Wanaque is the name given to our valley by the Indians. These early inhabitants had no written language, but pronounced the name Wa na’key or perhaps Wyanockie. This word, in the language of the Lenni Lenape, may come from an Algonquin root meaning “rest and repose.” A more popular interpretation is “place of sassafras.” Historians have found old deeds and documents which reveal the word Wanaque had many spellings – Wynokie, Wynocky, Wynoky, and Wynockie.
1,000 Years Ago in the Ramapo Mountains:
The people who lived in this area 1,000 years ago may have been related to the Munsee tribes of the Lenni Lenape nation who called this region home at the time of early European colonization. The Lenape homeland included all of New Jersey and nearby areas of New York, Pennsylvania, and Delaware. Through their legend called the Wallum Olum, we learn that the Lenape migrated to New Jersey from the “North Country” crossing the Mississippi River, gradually traveling east to New Jersey. The country of origin in the legend is believed to be in Asia and the migration they speak of probably took them across the Bering Strait into Alaska and then eastward. We cannot pinpoint the exact time the Lenape came to the area, as other groups of people preceded them; it is known that people have lived in New Jersey at least 10,000 years. (Price, Lynda. Lenni Lenape, New Jersey’s Native People. Paterson: Paterson Museum, 1979.)
During the span scholars call the Late Woodland period, which lasted from about A.D. 500 until the beginning of European settlement in 1638, large Indian towns and villages were established. Hunting declined in favor of agriculture and probably became more of a seasonal pursuit. Triangular arrowpoints were in use, replacing earlier stemmed forms.
Corn, beans, and tobacco were grown. Wooden pestles from this period, apparently replacing earlier stone pestles, have been found along with elaborately decorated clay pipes stamped with designs, modeled human faces, and animal heads. Tools made from stone, bone, and antlers have been found. These include needles and awls, arrowheads, scrapers, and flaking tools used in chipping stone artifacts, along with barbed harpoons made of bone and antler. Pottery, from this period, was often globular or oval in shape with decorated collars or other forms of decoration. (Cross, Dorothy. New Jersey’s Indians. Trenton: New Jersey State Museum, 1970.)
An Algonquin speaking people, the Lenni Lenape were called “grandfathers” by the other Algonquin tribes. In their language, the words Lenni Lenape mean “men of men,” or, “original people.” Every band had a sachem or chief chosen by certain women called chiefmakers. It was the job of the chief to tend to the welfare of the band and administer during peacetime. In times of war, the leadership of the band fell to the captains or warleaders. Although the Lenape society was organized under the leadership position of a chief, they also maintained a council which consisted of the chief, shamen (medicine or holy men), elders and warriors. This council of men actually ruled the tribe.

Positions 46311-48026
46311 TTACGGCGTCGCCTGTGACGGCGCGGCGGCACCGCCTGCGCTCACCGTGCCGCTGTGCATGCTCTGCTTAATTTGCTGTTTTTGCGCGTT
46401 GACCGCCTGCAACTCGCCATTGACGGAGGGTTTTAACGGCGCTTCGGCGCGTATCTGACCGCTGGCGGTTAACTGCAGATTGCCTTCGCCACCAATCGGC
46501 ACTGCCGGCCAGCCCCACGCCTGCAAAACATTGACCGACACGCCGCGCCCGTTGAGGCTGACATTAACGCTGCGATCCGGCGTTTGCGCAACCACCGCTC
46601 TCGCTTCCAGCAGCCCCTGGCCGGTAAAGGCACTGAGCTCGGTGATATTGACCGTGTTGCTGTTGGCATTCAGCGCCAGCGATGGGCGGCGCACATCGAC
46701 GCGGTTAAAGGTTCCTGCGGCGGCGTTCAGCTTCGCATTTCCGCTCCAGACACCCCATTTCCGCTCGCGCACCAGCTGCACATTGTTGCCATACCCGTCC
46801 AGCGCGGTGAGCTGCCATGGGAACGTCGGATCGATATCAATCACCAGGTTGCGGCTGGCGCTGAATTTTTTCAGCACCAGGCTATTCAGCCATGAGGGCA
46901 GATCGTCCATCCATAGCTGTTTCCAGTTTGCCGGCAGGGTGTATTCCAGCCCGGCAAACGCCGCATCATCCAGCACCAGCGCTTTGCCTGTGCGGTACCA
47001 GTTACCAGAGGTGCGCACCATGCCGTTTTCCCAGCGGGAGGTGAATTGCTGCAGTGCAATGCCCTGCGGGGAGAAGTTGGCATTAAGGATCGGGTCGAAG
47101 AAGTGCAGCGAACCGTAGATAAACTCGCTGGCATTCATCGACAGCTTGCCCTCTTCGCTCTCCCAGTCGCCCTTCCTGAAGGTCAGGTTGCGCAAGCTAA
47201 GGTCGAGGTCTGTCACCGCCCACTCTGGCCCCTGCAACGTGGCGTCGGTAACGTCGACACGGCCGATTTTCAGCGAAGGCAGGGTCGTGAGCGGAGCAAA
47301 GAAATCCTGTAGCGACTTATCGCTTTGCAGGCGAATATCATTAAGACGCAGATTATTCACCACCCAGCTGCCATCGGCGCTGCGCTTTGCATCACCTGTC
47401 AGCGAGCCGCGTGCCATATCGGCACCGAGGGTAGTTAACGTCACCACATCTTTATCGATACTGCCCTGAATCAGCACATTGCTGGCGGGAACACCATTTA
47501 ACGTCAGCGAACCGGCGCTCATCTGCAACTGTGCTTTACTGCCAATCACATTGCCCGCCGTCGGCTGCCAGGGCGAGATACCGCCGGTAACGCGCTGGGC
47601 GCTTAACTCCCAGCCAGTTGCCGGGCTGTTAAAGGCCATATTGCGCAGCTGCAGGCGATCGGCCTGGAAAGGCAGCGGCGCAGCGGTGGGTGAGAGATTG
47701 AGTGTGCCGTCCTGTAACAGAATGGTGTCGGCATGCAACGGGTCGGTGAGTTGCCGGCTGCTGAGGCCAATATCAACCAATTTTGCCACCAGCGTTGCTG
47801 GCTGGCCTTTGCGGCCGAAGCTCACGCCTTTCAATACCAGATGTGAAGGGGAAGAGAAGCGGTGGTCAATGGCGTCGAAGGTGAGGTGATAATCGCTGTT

The Lenni Lenape located their villages along the banks of a river, usually in an area with good soil in which to grow their crops. Moderate in size, the semi-permanent villages consisted of small single family dwellings with a large house in the center to be used for religious and social ceremonies. The traditional Lenape home was a bark covered wigwam, either round with a domed roof or rectangular with a gabled roof. Other saplings were tied lengthwise to the structure to give the dwelling strength and support. Bark, corn stalks, or woven mats were then placed over the shell to cover the wigwam and a hole was left in the roof to allow smoke to escape from the interior. A bark cover was hung over the ceiling hole when the fire was not burning and a hide was used to cover the doorway for protection from the elements. The interior of the wigwam was furnished with rough benches around the perimeter which, when covered with furs, were used as beds and seats. Personal possessions were stored beneath the benches. (Price, Lynda. Lenni Lenape, New Jersey’s Native People. Paterson: Paterson Museum, 1979.)
The rivers of New Jersey were the thoroughfares by which the Lenape traveled from place to place. Handmade dugout canoes were used by most of the Lenape in this area. The canoes were made by carefully selecting and cutting down large trees. The interior of each tree was then set on fire and the charred wood and ashes were scraped out with scrapers and gouges. Dugout canoes could safely navigate most rivers. When the Lenape ventured out into larger bodies of water, two dugouts were lashed together. Lenape traveled on foot between villages by means of a system of trails connecting different sections of the state. The trails generally followed waterways, going around mountains and other obstacles. Some of the most frequently used trails became roads during colonial times. (Price, Lynda. Lenni Lenape, New Jersey’s Native People. Paterson: Paterson Museum, 1979.)
- WYANOKIE, WANAQUE – Sassafras
- MACOPIN – Wild Potato
- WINBEAM (WOMBIMISH) – Chestnut tree
- PEQUANNOC – Cleared ground
- IOSCA – Shining waters
- POMPTON – Wry mouth (twisted)
- POMPTON VALLEY – Crooked mouthed. This probable refers to the manner in which Ringwood and Ramapo Rivers pass down and discharge themselves into the Pompton River near this place.
- MAHWAH – Beautiful
- CUPSAW – Curly brook
- HOHOKUS – Tall cedars or cleft in the rock
- TAMARACK – Larch tree
- RAMAPO – Chestnut forest
- IAWANDA -Placid water
- ACQUACKANONK – A place in a rapid stream where fishing is done with a bush net.
- ACQUACKANUNCK – Where gum blocks were made or procured for pounding corn.
- LONG POND – Greenwood Lake